Godot does give you the means to scale your game window such that it renders the pixel art cleanly, and you can also write logic to limit supported resolution sizes to only those that scale in whole integers from the base resolution. However, there is a catch with the native way Godot handles this: any UI text that isn’t pixel-perfect becomes blurry, which isn’t a great look to have. I could have switched to only using pixel-perfect fonts, but that wasn’t the look I wanted the game UI to have. After spending a lot of time experimenting with ways to handle this in Godot’s settings, I determined that I would have to create a custom solution to achieve the effect that I wanted.
I wound up talking to Noel Berry (of Extremely OK Games) about how Celeste handled this problem, as its crisp UI over gameplay pixel art was similar to what I was hoping to achieve. He told me that they actually made the UI render at 1920×1080 at default, and then scaled the UI up or down depending on what the game’s current resolution was. This inspired me to create a version of that solution for Sanity Wars Reimagined. I created a UI scaling node that accepts a base resolution, and then changes its scale (and subsequently the scale of its child and grandchild nodes) in response to what the game’s current resolution is. It took a lot of effort, but in the end I was able to get this working correctly, with some minor caveats*.
* I’ll be coming back to these caveats later on in the article, when I discuss mistakes that were made.
Overall, I’m very pleased with the solution I developed for resolution management in Sanity Wars Reimagined, and ideally this is something that should just work for future pixel art-based games.
Another system I developed for Sanity Wars Reimagined is a screen management system that supports using shaders for screen transitions. Although my boilerplate code already included a basic screen manager that was responsible for changing what screens were being currently portrayed (
GameScreen, etc.), a significant flaw it had was that it didn’t provide support for doing screen transitions. This was going to be a problem for Sanity Wars Reimagined, as the original game had fade transitions between the different screen elements. I thus set out to refactor my screen management to support doing transitions.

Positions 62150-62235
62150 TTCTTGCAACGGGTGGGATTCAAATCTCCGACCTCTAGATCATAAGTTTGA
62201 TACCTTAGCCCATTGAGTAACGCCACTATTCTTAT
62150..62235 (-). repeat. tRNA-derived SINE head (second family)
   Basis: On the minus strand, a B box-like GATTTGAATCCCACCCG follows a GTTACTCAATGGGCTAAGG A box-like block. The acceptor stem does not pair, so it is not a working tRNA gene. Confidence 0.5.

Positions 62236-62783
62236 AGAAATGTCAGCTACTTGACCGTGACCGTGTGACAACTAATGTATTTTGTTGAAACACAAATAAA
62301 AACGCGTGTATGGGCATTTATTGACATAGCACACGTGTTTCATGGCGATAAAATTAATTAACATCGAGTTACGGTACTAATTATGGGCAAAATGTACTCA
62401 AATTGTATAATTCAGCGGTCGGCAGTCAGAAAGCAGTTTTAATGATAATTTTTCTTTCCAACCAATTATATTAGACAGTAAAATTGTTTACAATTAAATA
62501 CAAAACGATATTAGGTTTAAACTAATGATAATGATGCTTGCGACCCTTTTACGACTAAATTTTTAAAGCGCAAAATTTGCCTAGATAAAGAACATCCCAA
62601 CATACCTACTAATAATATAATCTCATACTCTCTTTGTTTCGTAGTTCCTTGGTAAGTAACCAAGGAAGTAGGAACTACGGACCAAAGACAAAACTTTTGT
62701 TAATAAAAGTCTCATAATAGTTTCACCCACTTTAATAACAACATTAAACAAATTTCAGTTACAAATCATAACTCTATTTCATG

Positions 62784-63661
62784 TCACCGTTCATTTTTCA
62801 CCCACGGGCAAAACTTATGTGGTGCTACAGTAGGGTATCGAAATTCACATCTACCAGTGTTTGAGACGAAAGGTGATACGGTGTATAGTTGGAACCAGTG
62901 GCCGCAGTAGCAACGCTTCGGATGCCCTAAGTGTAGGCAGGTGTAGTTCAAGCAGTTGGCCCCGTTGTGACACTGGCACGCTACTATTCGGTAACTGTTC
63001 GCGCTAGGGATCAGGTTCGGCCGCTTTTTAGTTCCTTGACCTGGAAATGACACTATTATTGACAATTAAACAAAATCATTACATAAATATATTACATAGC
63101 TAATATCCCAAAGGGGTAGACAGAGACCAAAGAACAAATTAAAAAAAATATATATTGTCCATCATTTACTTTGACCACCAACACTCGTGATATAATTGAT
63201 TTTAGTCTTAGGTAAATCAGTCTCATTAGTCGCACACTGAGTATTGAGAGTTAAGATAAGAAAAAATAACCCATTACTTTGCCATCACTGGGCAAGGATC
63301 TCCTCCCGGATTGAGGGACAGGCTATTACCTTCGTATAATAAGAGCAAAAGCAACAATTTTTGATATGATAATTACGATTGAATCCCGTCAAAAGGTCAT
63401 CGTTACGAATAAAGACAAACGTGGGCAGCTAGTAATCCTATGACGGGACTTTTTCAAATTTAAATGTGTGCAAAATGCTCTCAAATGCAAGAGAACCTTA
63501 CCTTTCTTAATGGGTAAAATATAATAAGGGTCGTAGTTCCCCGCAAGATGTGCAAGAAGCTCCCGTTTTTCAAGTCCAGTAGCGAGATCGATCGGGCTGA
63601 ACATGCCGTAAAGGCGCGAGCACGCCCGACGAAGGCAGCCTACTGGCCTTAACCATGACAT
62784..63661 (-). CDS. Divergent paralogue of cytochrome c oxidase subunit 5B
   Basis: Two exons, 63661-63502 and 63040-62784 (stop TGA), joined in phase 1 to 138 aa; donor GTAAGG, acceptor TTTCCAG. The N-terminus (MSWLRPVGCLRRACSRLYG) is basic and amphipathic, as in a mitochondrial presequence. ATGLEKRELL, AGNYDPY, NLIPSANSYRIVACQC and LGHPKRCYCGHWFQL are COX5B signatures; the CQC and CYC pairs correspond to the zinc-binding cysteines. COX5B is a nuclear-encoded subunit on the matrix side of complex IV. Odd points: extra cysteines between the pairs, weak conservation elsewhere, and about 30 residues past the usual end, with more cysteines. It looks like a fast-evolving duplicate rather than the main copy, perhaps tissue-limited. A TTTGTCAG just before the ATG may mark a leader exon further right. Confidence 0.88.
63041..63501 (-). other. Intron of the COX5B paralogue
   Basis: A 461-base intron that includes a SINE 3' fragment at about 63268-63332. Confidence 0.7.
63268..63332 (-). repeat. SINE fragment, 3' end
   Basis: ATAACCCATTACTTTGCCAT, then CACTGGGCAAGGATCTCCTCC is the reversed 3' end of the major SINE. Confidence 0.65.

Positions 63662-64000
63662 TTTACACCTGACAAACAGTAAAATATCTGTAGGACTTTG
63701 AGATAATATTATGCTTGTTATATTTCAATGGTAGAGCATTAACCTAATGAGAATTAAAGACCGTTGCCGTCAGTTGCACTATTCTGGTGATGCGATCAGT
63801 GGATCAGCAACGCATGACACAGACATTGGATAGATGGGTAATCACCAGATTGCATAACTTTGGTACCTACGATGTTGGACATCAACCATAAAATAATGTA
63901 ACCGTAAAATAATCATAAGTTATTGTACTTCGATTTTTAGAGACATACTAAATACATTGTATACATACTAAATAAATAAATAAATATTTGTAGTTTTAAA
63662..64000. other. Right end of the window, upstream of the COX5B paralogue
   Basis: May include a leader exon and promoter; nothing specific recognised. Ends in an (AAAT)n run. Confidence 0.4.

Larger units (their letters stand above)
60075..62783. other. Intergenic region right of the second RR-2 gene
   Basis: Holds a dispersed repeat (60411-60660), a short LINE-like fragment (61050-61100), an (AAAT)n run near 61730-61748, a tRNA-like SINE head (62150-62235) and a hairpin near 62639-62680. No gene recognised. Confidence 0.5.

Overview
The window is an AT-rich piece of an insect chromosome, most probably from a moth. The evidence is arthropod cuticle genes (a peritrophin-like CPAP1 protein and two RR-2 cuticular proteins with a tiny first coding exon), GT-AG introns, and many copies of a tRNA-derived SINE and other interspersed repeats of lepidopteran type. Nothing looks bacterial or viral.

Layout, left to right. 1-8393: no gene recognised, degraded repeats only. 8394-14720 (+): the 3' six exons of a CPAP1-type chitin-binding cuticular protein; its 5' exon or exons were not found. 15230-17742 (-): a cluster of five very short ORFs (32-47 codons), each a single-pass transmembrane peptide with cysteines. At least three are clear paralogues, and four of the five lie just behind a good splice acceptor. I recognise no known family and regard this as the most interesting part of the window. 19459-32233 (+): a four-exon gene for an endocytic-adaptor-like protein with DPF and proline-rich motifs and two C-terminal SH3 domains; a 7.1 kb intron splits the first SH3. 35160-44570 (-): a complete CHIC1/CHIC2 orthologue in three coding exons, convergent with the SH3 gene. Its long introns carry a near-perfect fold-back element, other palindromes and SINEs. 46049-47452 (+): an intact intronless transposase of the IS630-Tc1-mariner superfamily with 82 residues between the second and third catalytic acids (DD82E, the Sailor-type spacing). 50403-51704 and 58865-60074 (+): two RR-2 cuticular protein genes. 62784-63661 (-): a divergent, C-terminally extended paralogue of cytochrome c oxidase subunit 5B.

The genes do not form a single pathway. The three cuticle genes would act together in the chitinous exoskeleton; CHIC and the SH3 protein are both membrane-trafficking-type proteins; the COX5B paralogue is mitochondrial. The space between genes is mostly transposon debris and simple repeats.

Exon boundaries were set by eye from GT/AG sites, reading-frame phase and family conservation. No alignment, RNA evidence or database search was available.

In the original Sanity Wars, the way I accomplished the fade was through manipulating the drawn image in the browser’s
My focus turned towards experimenting with a different approach, one based on using Godot’s
Viewport node to get the actual render textures, and then manipulating the raw pixels by applying shaders to the render images of the outgoing screen and the incoming screen. Viewports were something I hadn’t had much experience with, however, so I wasn’t certain if the idea I had would actually work. To prove the concept, I spent a weekend creating a prototype specifically to test manipulating viewport and their render textures. The approach did, in fact, work as I envisioned (after a lot of research, trial, and error), so I proceeded to refactor the screen management system in Sanity Wars Reimagined to use this new approach.
When referring to screens here, I’m not talking about physical monitor screens; it’s a term I use to refer to a whole collection of elements comprising a section of the game experience. For instance, the Main Menu Screen is what you see on booting up the game, and Game Screen is where the gameplay takes place.
Overall, the refactor was an immense success. The fade effect worked precisely the way it did for the original Sanity Wars, and the system is flexible enough that I feel it should be easy enough to design new screen transition effects (in fact, I did create one as part of making the
LoadingScreen, transitioning to an in-between screen that handled providing feedback to the user while the incoming
GameScreen prepared the gameplay). Should I want to create different visual effects for future transitions, it should be as simple as writing a shader to handle it. (Not that shaders are simple, but it is far easier to do complex visual effects with shaders than with node property manipulation!)
Automated Export Script
After realizing that I needed to export game builds frequently (more on that later), I quickly found that it was tedious to have to work through Godot’s export interface every time I wanted to make a build. On top of that, Godot doesn’t have native build versioning (at least, not that I’ve found), so I have to manually name each exported build, and keep track of what the version number is. Needless to say, I wondered if there was a way I could automate this process, possibly through augmenting the Genesis scripting tools to include a simple command to export a project.
I took a few days to work through this, and in the end I managed to create functionality in my Genesis scripting tool that did what I wanted. With a simple command,
godot-genesis export-project "Sanity Wars Reimagined" "Name Of Export Template", Genesis would handle grabbing a Godot executable and running a shell command to make Godot export the project using the provided export template, and then create a ZIP archive of the resulting export. The name of the export was the project name, followed by a build number using the semantics I chose (major.minor.patch.build). By providing a